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U.S. Air Force to stand down, review extremism in its ranks

Acting Secretary of the Air Force John P. Roth this week issued a memorandum that the Air Force and Space Force will seek to reject extremist views among its ranks. Photo courtesy U.S. Air Force
Acting Secretary of the Air Force John P. Roth this week issued a memorandum that the Air Force and Space Force will seek to reject extremist views among its ranks. Photo courtesy U.S. Air Force

Feb. 12 (UPI) -- An order by the secretary of the Air Force to review extremism in the ranks calls for a stand down and rejection of extremist views.

A letter on Thursday, signed by Acting Secretary John P. Roth and leaders of the Air Force and Space Force, the branch will carry out a "comprehensive review of the issue."

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"The vast majority of us -- whether active duty, guard, reserve, or civilian -- spends every day upholding our nation's laws, policies, and standards," leaders of the branches said in the letter. "However, there is a small subset who far short and are eroding the respect our Nation's civilians have for its military.

"While the First Amendment of the Constitution recognizes freedom of expression, it is our obligation to stand against extremism, as we should with anything that threatens to undermine good order and discipline, trust, and our culture of respect," the letter said.

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The letter, announcing plans for a stand down to conduct interviews and conversations with Air Force members, follows a service-wide order by Defense Secretary Lloyd Austin.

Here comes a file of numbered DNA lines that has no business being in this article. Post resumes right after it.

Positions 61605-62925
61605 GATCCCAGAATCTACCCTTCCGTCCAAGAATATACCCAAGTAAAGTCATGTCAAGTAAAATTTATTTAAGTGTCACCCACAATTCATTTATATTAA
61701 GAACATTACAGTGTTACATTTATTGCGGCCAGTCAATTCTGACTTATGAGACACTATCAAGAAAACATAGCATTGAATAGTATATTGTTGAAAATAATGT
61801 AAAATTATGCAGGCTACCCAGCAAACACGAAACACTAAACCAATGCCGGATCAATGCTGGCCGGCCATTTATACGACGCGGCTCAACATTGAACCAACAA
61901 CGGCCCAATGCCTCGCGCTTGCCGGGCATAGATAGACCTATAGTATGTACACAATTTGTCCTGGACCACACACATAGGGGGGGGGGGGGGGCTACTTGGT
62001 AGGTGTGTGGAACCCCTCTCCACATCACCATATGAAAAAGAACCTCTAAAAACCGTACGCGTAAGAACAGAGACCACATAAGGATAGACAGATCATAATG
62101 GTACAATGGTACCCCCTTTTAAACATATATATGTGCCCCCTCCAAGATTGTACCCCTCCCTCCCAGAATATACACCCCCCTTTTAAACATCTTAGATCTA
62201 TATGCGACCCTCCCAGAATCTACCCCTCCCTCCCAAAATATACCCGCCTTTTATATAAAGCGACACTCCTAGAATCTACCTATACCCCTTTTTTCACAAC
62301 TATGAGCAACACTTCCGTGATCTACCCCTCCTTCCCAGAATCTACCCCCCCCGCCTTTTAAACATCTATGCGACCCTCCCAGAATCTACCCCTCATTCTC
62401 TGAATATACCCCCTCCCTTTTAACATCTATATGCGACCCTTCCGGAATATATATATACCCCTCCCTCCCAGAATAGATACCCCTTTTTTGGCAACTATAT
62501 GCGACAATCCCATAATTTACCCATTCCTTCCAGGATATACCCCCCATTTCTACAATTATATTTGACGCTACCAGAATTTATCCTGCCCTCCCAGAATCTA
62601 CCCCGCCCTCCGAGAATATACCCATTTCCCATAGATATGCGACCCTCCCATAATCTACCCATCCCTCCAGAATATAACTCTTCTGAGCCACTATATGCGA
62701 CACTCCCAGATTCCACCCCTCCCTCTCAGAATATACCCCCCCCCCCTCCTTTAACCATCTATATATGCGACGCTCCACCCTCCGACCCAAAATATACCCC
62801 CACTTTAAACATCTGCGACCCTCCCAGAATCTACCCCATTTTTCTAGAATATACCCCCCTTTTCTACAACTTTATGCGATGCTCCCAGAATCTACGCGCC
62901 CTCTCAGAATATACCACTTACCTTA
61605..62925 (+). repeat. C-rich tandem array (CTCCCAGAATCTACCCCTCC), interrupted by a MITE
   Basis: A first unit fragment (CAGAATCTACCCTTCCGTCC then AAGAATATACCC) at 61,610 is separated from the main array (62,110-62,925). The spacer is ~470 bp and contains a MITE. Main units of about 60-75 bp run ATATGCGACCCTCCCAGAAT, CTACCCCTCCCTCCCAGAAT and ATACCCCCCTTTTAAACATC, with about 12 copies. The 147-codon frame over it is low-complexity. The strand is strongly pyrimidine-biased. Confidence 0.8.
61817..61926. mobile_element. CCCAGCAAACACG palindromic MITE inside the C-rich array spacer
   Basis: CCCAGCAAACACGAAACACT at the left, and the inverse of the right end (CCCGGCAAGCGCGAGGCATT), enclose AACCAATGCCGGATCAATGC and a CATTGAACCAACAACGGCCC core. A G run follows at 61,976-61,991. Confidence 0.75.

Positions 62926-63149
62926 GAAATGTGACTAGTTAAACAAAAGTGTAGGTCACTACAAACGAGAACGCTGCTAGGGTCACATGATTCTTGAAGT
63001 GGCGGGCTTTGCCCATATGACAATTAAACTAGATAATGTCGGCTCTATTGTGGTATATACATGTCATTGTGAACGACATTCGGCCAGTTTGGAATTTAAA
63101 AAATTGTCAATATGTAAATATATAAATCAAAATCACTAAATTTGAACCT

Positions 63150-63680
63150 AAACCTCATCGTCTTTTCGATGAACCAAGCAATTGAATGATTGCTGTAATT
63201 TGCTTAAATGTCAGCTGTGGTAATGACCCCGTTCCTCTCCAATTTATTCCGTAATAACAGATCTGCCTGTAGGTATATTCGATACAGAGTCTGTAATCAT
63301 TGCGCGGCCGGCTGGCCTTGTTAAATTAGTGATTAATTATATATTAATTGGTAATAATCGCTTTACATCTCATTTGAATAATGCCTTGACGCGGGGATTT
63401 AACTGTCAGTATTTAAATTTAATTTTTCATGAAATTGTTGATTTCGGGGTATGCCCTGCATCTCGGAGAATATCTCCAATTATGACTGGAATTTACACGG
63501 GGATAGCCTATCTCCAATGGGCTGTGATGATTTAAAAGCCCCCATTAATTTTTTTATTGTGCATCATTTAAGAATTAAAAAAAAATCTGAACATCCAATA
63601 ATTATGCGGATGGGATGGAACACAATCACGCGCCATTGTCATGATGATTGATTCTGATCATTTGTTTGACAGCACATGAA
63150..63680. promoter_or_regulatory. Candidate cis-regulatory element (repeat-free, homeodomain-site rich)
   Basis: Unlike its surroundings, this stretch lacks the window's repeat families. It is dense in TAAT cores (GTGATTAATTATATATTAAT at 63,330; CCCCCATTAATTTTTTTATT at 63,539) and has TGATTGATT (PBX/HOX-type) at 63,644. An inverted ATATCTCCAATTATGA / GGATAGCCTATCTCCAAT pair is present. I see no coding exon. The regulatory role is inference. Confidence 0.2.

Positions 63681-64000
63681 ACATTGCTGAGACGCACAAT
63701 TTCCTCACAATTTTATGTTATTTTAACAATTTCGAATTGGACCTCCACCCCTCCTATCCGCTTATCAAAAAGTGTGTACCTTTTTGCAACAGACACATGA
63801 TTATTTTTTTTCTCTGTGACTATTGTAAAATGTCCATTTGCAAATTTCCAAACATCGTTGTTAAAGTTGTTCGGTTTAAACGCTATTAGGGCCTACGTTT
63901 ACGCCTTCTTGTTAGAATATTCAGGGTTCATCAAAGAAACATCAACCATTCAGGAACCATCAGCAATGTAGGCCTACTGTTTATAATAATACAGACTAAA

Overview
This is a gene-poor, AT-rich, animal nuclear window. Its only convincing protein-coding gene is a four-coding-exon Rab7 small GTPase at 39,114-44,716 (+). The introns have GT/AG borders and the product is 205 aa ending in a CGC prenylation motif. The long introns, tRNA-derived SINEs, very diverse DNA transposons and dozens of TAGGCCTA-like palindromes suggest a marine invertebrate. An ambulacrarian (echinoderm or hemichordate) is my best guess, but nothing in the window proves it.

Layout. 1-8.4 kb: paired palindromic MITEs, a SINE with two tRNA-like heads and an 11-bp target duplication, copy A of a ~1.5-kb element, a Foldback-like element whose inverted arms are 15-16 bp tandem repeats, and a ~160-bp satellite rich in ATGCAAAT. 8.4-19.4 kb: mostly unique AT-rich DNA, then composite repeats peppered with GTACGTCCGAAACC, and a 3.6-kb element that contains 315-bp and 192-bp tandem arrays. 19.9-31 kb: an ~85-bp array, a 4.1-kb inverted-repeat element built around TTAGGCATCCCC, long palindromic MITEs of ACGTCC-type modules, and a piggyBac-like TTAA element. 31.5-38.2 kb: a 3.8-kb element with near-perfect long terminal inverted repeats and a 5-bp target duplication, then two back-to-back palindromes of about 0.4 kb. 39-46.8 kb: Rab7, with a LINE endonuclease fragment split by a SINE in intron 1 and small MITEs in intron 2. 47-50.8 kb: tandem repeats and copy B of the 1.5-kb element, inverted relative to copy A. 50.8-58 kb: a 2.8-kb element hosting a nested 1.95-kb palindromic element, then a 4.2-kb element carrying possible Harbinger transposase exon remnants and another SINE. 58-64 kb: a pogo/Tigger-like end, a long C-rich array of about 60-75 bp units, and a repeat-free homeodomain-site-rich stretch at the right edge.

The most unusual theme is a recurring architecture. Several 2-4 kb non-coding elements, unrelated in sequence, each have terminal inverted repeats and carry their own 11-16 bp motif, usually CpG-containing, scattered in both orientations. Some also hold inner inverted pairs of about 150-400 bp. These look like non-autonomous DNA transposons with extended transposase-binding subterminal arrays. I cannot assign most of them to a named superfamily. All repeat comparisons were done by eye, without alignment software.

The Army and the Navy announced their compliance earlier this week.

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It was noted that of 190 people arrested so far in the Jan. 6 insurrection at the U.S. Capitol, at least 30 are veterans, and three are current National Guard reservists. A protester who was shot and killed, Ashli Babbitt, was an Air Force veteran.

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Evidence of threatening racial behavior was also recently reported on U.S. warships and barracks.

The Defense Department's policy banning "active participation" in extremist or supremacist organizations dates to 2012, but does not explicitly forbid membership in those groups unless evidence of fundraising, bullying, recruiting and several other mentioned activities is observed.

Congressional testimony in February 2020 from military leaders indicated that the service branches do not prohibit troops from membership in extremist groups.

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"I find that astonishing," Rep. Jackie Speier, D-Calif., said at the time. "If you're a member, that's an activity. I think we need to take a look at that."

A proposed addition to the Fiscal 2021 National Defense Authorization Act, the annual military budget, would have made a servicemember's violent action intended to intimidate or coerce a violation of the Uniform Code of Military Justice, but the proposal was removed from the final bill.

"The Fiscal Year 2021 National Defense Authorization Act includes provisions to improve tracking and reporting of white-supremacist and violent-extremist activities by service members and to establish a Deputy Inspector General responsible, in part, for monitoring and evaluating DoD's response to these threats. But these actions are not nearly enough," Speier said in a Feb. 1 statement.

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"At the insistence of President Trump, the conferees dropped my provision to create a standalone violent extremism offense under the Uniform Code of Military Justice, despite DoD's support for this policy change," Speier said.

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